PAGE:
“Because Bill 162 restricts an injured worker’s right to appeal decisions within the adjudication process and elsewhere, notably the percentage ‘impairment rating’ and reinstatement; and

“Because throughout Bill 162, injured workers are made subject to increased discretionary power at the hands of the Workers’ Compensation Board, and made subject to ever more intrusive, invasive and demeaning assaults on their dignity, their privacy and their right to fair and just treatment.”

This is signed by 19 members of the Simcoe County Injured Workers’ Association. I agree with them entirely and I have affixed my signature to it.

The Speaker: Perhaps this would be the appropriate time to once again advise the member for Sudbury East and, I am sure, all members that when presenting petitions, it is certainly within order to present the material allegations made by their constituents or people of Ontario. It is not necessary to give all the reasons why.


Mrs Cunningham: I have a petition containing approximately 128 signatures from seniors in London.

“To the Honourable the Lieutenant Governor and the Legislative Assembly of Ontario:

“We, the undersigned, beg leave to petition the Parliament of the province of Ontario as follows;

“We, concerned senior citizens of London, are expressing our concern over increases in auto insurance. We feel that many seniors would not be able to afford a drastic increase in car insurance, as their only source of income is through their pensions.”

I have affixed my name to this and will table it with the Clerk.


Mr Adams: I have a petition from people associated with the Eastern Ontario Drama League, La Guilde dramatique de l’est de l’Ontario. It is properly addressed and it begins:

“Whereas the proposed Bill 119, An Act to amend the Ontario Lottery Corporation Act, does not guarantee any level of allocation to the arts in a particular year, therefore impeding planning and development;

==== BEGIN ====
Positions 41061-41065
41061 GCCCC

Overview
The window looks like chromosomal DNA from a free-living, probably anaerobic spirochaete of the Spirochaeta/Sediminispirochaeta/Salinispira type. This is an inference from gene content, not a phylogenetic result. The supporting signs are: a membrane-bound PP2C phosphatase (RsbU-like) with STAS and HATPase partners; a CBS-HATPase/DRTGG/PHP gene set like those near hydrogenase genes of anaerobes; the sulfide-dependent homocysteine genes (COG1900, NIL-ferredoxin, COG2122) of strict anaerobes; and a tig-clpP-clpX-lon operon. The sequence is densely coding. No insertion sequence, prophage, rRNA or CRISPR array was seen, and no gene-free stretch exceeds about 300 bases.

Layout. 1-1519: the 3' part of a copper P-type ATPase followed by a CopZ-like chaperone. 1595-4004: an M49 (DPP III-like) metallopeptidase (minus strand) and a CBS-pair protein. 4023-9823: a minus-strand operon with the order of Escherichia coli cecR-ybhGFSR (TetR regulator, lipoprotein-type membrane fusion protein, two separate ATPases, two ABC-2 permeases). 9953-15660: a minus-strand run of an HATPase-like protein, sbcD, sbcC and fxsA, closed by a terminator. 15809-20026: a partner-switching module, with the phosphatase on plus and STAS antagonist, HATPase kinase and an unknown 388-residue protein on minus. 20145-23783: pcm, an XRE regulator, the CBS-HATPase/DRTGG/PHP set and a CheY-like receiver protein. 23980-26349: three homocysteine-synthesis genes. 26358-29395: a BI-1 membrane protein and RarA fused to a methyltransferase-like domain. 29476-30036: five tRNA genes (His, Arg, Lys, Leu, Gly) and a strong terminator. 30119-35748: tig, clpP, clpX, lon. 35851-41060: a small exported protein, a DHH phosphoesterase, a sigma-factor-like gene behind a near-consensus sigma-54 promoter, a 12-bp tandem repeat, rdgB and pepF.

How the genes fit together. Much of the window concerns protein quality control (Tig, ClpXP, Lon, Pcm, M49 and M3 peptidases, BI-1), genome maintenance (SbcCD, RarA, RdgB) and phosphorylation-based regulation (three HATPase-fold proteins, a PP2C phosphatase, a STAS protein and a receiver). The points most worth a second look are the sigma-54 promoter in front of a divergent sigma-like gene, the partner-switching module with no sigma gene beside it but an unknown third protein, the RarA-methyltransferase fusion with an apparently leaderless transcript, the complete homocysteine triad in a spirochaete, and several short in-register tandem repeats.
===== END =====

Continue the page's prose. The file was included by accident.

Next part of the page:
“Whereas Bill 119 proposes to transfer to the operation of hospitals unused moneys which were actually designated under the current act still in effect for fitness, sport, recreation and culture; and

“Whereas Bill 119 will create uncertainty and instability which will threaten the very existence of many arts organizations;

“Therefore we oppose the Treasurer of Ontario in the proposed legislation, Bill 119.”



Mr Hampton: I have a petition addressed to the Honourable the Lieutenant Governor and the Legislative Assembly of Ontario:

“We, the undersigned, beg leave to petition the Parliament of Ontario as follows:

“We urge the Liberal government not to proceed with Bill 162, An Act to amend the Workers’ Compensation Act, Revised Statutes of Ontario, 1980, chapter 539, as amended by the Statutes of Ontario, 1981, chapter 30; Statutes of Ontario, 1982, chapter 61; Statutes of Ontario, 1983, chapter 45; Statutes of Ontario, 1984, chapter 38; Statutes of Ontario, 1984. chapter 58; Statutes of Ontario, 1985, chapter 3; Statutes of Ontario, 1985, chapter 17; and Statutes of Ontario, 1986, chapter 64, section 69,

“Because Bill 162 contains the most significant changes to the Ontario system of workers’ compensation contemplated for many years, and yet the Minister of Labour, as reported in the media, wants the bill passed and implemented by the end of 1988 -- in other words, without an adequate process for public consultation, debate and discussion; and

“Because Bill 162 represents an attack on injured workers and their families and all of those people who have fought over the years to achieve fairness and justice for injured workers and their families; and